There’s a rich tradition of lesbian women playing Peter Pan in both England and America, but as I read more into this, I wonder: why aren’t there Irish women who’ve played this part?
The Irish Playography website gives only one original production of the story, a version translated into Irish and performed at An Taidhbhearc in Galway in 1987. This is an intriguing detail: Peter was played by a lady but Irish folklore treats ‘the little people’ very differently to the Americans. Going away with the fairies has very particular connotations that are not to do with mischievous imps, games and flying; they’re a malevolent and dangerous force, with a very particular set of ethics and harsh sanctions of any perceived transgressions.
And of course, Ria sets out her connection with this fairy tradition right from the opening line of her autobiography. Born on the last day of April, Ria describes herself as a changeling: an ugly and sinister creature left by the fairies in place of her parents’ real (and conventional) child on the eve of the Celtic feast, Bealtaine. Ria always felt different; she had desires and ambitions, and an accent she herself described as ‘affected’, that weren’t common to Irish women of her generation. She was ‘of the fairies’ and that wasn’t something for her, or her family, to be proud of.
Yeats and Lady Gregory played a part in sustaining these Celtic myths, albeit in an innocent, charming way. A twenty-one-year-old Aideen, on being interviewed by a New York newspaper in the 1930s, played up to the stereotypes by describing seeing a leprechaun while gathering cotton in Connemara. (I don’t believe a word of it.) Aideen was described as a child of the Irish Celtic twilight, but the journalists obviously didn’t understand the connotations to that.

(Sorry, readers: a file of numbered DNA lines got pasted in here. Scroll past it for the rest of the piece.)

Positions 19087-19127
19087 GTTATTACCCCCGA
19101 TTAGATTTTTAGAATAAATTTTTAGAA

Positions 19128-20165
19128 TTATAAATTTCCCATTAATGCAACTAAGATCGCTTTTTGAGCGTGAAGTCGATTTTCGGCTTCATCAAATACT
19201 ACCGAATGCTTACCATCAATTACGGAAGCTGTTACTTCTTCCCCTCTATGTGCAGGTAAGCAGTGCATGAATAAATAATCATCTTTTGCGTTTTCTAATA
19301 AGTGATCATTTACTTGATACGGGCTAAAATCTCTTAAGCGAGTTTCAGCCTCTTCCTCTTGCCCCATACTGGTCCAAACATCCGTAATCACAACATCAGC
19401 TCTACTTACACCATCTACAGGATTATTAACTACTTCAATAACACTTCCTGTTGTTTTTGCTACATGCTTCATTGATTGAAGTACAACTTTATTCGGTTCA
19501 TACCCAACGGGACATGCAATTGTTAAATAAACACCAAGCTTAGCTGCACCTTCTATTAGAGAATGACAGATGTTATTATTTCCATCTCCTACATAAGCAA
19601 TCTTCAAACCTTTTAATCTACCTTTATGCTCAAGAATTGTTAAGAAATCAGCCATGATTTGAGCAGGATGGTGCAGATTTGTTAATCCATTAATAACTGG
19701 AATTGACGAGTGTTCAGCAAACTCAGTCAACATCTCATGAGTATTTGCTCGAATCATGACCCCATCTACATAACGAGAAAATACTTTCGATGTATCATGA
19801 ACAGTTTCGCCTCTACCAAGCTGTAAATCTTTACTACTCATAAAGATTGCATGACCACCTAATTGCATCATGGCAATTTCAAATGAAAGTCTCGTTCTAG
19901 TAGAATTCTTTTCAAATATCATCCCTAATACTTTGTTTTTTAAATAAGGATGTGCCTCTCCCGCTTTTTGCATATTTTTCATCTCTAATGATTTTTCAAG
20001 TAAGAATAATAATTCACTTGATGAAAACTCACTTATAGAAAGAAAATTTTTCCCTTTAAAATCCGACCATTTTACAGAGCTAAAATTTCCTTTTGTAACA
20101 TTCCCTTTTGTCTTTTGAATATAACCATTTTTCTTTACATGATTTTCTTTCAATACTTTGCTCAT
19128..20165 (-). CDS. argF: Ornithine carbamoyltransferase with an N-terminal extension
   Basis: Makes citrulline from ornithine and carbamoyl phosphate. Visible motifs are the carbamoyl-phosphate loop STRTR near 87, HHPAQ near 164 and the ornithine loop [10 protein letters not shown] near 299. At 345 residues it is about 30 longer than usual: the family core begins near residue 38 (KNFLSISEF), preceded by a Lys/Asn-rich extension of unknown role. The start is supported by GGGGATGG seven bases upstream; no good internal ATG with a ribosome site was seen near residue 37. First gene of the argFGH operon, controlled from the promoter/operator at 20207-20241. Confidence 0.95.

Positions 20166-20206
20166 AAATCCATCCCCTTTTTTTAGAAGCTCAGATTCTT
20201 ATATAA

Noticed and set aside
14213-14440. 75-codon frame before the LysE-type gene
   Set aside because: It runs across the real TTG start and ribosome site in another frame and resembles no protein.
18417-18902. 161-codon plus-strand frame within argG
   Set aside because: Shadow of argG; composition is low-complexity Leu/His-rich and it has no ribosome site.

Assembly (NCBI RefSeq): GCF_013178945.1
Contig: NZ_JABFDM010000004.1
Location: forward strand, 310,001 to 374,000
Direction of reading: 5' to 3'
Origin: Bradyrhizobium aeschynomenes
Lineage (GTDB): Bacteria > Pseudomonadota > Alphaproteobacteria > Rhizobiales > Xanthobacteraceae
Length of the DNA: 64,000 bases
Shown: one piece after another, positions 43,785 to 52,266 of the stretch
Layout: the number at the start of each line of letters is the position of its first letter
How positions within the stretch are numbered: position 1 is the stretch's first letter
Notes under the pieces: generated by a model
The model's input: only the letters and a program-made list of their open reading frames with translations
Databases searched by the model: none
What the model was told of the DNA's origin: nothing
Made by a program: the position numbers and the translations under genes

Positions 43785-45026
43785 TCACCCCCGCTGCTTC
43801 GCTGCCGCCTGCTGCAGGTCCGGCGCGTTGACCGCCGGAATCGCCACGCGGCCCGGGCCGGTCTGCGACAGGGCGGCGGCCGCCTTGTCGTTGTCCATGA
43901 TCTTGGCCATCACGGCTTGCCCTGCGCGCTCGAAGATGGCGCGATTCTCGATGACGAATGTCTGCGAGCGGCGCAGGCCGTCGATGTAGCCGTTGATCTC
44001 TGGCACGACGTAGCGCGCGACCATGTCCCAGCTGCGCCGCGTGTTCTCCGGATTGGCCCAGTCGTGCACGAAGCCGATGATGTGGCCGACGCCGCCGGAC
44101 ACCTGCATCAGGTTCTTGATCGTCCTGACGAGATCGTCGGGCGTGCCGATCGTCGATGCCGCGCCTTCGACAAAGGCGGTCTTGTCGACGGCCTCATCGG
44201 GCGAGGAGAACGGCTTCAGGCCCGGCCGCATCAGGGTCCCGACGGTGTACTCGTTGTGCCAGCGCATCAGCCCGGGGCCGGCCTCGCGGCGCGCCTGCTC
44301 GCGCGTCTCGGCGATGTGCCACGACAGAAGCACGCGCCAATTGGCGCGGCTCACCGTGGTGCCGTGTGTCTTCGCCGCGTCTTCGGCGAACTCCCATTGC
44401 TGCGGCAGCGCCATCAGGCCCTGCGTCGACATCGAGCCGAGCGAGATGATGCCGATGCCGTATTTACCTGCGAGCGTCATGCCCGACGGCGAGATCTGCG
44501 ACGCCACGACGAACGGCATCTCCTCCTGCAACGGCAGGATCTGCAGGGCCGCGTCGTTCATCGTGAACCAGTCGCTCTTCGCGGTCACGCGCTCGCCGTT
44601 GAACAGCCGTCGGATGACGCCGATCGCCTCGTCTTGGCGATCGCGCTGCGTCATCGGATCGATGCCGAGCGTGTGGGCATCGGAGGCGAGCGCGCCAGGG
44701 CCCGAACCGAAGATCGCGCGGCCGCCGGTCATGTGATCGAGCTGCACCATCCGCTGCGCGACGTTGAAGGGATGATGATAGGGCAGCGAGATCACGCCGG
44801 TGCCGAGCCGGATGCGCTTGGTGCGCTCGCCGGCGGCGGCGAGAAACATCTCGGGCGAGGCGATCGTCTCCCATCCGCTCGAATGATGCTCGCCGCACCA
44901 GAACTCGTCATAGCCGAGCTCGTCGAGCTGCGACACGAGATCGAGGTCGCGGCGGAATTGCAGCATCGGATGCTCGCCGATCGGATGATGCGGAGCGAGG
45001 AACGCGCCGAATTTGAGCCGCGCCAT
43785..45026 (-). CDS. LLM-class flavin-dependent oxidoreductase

The most famous example of ‘being away with the fairies’ is Bridget Cleary. She was a Tipperary woman, childless, financially independent and fashionable from her work as a seamstress, and rumoured to be having a sexual affair outside her marriage. Her husband and other villagers burned her to death in 1895, claiming the fairies had taken the ‘real’ woman and left a dangerous spirit in her place. Cleary has been called ‘the last witch in Ireland’, but that wasn’t a phrase ever used at the time by Irish people: we don’t have any tradition of witches.
A woman having a voice and economic power, expressing yourself and your desires, in Ireland is equated with being a dangerous, malevolent spirit from another world. Is it really any wonder we don’t have a tradition of Peter Pans?
But we’re not away with the fairies; we’re right here: calm, dignified and demanding to be heard.
And if we decide to do away with tights and colour our legs with make-up, then that’s our own business. Personally, I’d recommend the Sally Hansen product for tanning your legs.
As we race towards the deadline for publishing the data on the Waking the Feminists study, there are times when equality of representation for women on the Irish stage seems like a Never-Never Land, but I do hope to see an Irish Peter Pan here some day.
 Wolf, S. E. “”Never Gonna Be a Man/ Catch Me if You Can/ I Won’t Grow Up”: A Lesbian Account of Mary Martin as Peter Pan.” Theatre Journal, vol. 49 no. 4, 1997, pp. 493-509. Project MUSE, doi:10.1353/tj.1997.0119.